(Jam Session 1.0 was in Dickinson, 2.0 in St. Louis, 3.0 in Dickinson again, and the Texans have managed to have a couple of decimal jams as well, culminating in Jam 3.9 the weekend of June 20-21. )
Well; let the tale be told! On Friday evening I arrived at little Hobby Airport in Houston and was picked up by the Emerson family. We promptly went out for ice cream and then went to their house, where I would stay that weekend. Despite the late hour, we spent a while enjoying videos of their traditional German Festival, and they attempted to teach me one of the dances.
The next morning after eight-o'-clock Mass, I was enthusiastically welcomed back to Texas by the Dickinson contingent of Jam-Sessioners, as well as Domenico and Bibiana Gattozzi, who had joined us from Austin. After a while of chatting, a small group of us went down to Denny's for breakfast. Dom and Bibi and I, Heather Dunsheath, Bobby Murphy, and the Emerson girls crowded around a table and chattered happily; and then Bobby, Dom and I, who had ridden together, dashed madly back to the church, for they were already late for chant practice. I played the piano in the parish hall for a while, then joined the others for choir practice, and we rehearsed the wonderful Missa: O Magnum Mysterium which we had performed with such success in St. Louis at Jam 2.0 last summer. Then we rehearsed a bit for the Bishop's concert in the parish hall, and Bibiana showed us a hilarious video of her recent graduation.
Surprisingly soon we were off to Theresa Abbey's house for her combination graduation-eighteenth birthday party; and it was in the car that Heather and Bibi gave me the shock of my life when they told me Father Stanich was going to be transferred to Syracuse, New York. The party swept it out of my mind, though; fortunately there was so much to do that there was no time to get miserable thinking about it. We chattered and laughed and ate and played Taboo and volleyball and kickball, and when the music began it didn't stop. Everything from Bach and Mozart to jazz and show-tunes rang from the piano, and it was nearly eleven when we cut the cake and Theresa opened the presents, and then we headed for home. Once again, I didn't get to sleep till past one. This was a bad thing, because with a concert to play the next day I needed all the sleep I could get! The fact that I woke up at six the next morning didn't exactly help...
The news of Father's transfer, officially announced at the early Mass, spread immediately and several of the girls gathering in the choirloft, myself included, dissolved in tears. But when the music started, I was lost in it at once and heartily enjoyed the lovely hymns we sang during the confirmation ceremony. The very first confirmand was Domenico, who also sponsored one of the Dickinson kids; and all told there were fifty-nine confirmands, so it took quite a while! It was nearly noon when Mass ended and we all crowded into the parish hall to find places, and we had a delicious lunch sitting quite near the stage where Father Stanich, Brother Gregory and Father Post flanked Bishop Tissier de Mallerais. I scribbled Domenico an impromptu acrostic for his confirmation, which he enjoyed, and we decided at the last minute to perform Summertime, rather than his original choice of Cole Porter's Ev'rything I Love, for the Bishop's concert that afternoon. Bibiana and I went to photocopy the programs I had designed for the occasion and then we spent the last little while before the projected recital reviewing our pieces one more time. The program was as follows:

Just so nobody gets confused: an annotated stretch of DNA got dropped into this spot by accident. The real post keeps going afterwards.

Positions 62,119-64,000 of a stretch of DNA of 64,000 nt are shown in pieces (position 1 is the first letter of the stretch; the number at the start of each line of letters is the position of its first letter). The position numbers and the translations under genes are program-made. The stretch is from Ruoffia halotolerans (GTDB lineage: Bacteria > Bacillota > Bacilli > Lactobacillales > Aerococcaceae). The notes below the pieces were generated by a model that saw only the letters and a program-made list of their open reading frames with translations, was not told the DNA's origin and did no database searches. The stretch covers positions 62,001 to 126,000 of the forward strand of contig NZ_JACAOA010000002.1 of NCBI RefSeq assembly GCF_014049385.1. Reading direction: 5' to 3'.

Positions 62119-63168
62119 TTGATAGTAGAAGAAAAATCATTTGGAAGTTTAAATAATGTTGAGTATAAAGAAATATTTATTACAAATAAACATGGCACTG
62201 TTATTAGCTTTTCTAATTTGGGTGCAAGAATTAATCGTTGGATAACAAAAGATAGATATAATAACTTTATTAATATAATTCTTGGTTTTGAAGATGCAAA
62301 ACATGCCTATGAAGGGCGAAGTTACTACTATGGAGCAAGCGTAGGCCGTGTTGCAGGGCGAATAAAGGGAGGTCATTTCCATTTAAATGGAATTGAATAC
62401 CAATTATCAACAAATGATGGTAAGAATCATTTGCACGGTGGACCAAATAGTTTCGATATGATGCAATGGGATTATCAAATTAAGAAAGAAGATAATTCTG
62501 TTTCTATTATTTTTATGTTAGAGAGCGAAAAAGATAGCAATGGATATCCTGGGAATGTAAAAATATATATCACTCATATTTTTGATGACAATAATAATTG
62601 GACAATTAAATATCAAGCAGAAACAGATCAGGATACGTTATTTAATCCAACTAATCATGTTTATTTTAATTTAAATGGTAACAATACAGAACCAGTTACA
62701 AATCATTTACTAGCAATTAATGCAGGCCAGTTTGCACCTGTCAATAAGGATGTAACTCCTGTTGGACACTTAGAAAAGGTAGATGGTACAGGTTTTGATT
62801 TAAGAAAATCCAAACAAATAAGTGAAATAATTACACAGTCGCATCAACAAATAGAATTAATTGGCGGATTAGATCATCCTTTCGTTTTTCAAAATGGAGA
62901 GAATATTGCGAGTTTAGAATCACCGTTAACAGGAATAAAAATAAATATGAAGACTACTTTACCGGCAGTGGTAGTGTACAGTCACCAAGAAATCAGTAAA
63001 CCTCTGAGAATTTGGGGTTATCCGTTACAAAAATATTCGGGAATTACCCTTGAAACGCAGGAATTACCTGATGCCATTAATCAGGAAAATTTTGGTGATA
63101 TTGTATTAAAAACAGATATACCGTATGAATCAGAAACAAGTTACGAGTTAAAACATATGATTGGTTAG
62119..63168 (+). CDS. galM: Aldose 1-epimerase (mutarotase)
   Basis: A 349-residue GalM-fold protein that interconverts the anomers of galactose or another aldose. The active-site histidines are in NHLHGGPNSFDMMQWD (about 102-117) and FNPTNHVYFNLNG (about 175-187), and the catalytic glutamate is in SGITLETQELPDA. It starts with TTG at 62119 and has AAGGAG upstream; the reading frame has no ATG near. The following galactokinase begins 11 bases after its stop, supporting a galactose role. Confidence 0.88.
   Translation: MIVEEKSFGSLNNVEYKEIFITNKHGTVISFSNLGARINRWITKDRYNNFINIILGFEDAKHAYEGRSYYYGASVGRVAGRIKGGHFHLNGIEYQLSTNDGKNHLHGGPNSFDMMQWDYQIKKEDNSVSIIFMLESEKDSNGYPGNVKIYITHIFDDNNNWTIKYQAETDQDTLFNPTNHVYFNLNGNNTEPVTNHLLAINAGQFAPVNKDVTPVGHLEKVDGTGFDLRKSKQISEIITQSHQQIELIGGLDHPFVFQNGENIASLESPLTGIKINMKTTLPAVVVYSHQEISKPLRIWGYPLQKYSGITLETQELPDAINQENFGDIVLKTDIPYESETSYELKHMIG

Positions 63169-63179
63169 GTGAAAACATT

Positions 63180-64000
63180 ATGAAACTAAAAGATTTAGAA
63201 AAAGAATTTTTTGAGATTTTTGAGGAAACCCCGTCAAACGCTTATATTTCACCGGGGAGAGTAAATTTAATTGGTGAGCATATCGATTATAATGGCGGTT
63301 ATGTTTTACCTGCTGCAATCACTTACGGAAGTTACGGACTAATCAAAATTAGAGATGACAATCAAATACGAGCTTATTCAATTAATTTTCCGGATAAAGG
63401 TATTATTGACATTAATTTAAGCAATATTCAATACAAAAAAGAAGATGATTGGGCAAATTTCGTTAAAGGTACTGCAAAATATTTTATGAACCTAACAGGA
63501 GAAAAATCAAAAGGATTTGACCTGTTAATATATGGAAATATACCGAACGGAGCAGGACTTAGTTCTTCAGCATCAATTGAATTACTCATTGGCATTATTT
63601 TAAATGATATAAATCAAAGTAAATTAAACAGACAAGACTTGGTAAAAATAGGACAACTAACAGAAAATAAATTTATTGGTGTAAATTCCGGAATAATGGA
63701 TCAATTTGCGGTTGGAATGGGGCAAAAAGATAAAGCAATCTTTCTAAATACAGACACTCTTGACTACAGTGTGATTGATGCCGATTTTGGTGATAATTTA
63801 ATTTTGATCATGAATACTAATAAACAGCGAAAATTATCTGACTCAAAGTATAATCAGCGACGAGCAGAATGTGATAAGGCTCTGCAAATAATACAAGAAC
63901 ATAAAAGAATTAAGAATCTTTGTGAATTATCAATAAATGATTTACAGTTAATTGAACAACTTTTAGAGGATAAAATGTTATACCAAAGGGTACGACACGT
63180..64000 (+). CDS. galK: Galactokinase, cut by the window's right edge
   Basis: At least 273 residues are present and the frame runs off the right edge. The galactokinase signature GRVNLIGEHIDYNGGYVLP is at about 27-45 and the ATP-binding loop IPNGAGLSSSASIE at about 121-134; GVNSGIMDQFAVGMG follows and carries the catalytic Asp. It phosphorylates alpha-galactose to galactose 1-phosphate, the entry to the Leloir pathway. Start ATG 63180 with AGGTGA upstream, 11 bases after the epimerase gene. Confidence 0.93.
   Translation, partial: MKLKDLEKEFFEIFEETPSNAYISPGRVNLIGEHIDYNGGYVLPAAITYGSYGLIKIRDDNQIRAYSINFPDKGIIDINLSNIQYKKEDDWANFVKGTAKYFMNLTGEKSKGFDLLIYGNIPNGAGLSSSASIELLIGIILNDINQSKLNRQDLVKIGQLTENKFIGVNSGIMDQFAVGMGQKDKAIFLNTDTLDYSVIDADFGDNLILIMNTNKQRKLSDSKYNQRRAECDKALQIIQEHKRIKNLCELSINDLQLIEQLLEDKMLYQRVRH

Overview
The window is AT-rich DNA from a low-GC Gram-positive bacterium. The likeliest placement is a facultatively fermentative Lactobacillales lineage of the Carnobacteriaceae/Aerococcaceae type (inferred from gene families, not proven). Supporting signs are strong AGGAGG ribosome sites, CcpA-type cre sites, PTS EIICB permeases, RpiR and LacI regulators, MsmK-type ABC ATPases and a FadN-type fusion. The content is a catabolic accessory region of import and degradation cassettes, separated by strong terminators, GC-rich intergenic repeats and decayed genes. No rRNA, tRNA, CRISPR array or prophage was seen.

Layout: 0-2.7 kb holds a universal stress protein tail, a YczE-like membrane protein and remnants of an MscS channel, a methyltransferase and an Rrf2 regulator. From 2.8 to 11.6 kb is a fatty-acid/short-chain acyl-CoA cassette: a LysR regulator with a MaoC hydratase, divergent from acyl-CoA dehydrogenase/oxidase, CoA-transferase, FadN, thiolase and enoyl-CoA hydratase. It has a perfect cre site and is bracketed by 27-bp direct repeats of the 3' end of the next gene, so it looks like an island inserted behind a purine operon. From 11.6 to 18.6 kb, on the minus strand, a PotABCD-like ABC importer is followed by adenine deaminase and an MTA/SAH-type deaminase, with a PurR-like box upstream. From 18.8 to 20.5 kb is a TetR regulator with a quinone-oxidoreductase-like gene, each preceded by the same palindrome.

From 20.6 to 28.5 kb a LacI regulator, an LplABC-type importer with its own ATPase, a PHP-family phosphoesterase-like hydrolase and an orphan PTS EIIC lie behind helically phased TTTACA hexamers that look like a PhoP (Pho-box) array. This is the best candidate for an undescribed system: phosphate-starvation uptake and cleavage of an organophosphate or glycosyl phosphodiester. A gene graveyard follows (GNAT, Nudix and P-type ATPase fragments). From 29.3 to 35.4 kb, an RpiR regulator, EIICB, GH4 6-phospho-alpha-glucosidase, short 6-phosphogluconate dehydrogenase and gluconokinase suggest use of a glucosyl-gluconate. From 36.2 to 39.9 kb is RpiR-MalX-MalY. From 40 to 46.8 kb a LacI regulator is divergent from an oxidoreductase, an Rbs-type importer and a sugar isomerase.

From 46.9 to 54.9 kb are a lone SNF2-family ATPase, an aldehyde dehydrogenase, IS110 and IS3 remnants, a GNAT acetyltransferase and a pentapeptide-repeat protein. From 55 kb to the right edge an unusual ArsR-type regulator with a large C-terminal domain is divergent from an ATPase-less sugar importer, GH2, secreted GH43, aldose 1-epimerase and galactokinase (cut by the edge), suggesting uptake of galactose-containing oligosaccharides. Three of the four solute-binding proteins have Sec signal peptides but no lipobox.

- Antonio Vivaldi's Mandolin Concerto in C Major -- Father Stanich at the mandolin; Domenico and Bibiana, violins; Bobby Murphy, euphonium; and I (Inés) at the piano for the basso-continuo
- Scott Joplin's The Entertainer -- played by Catherine, another Jammer
- Giuseppe Giordani's Caro mio ben -- sung by Heather, with Bibi at the piano and Dom on violin
- Joaquin Turina's El Circo -- Bibiana at the piano (one of her senior recital pieces, and wonderfully done!)
- Beethoven's Sonatine for mandolin and piano -- Father Stanich and me
- Albert Pieczonka's Tarantelle in A Minor -- me
- Francesco Durante's Vergin tutto amor -- Heather, Bibi and Dom again
- Beethoven's "Spring" Sonata -- Bibi at the violin, me on the piano
- Beethoven's Adagio for mandolin and piano -- Father and me
- Gershwin's Summertime -- Domenico at the piano, me singing (his improvisation was wonderful to hear, as usual!)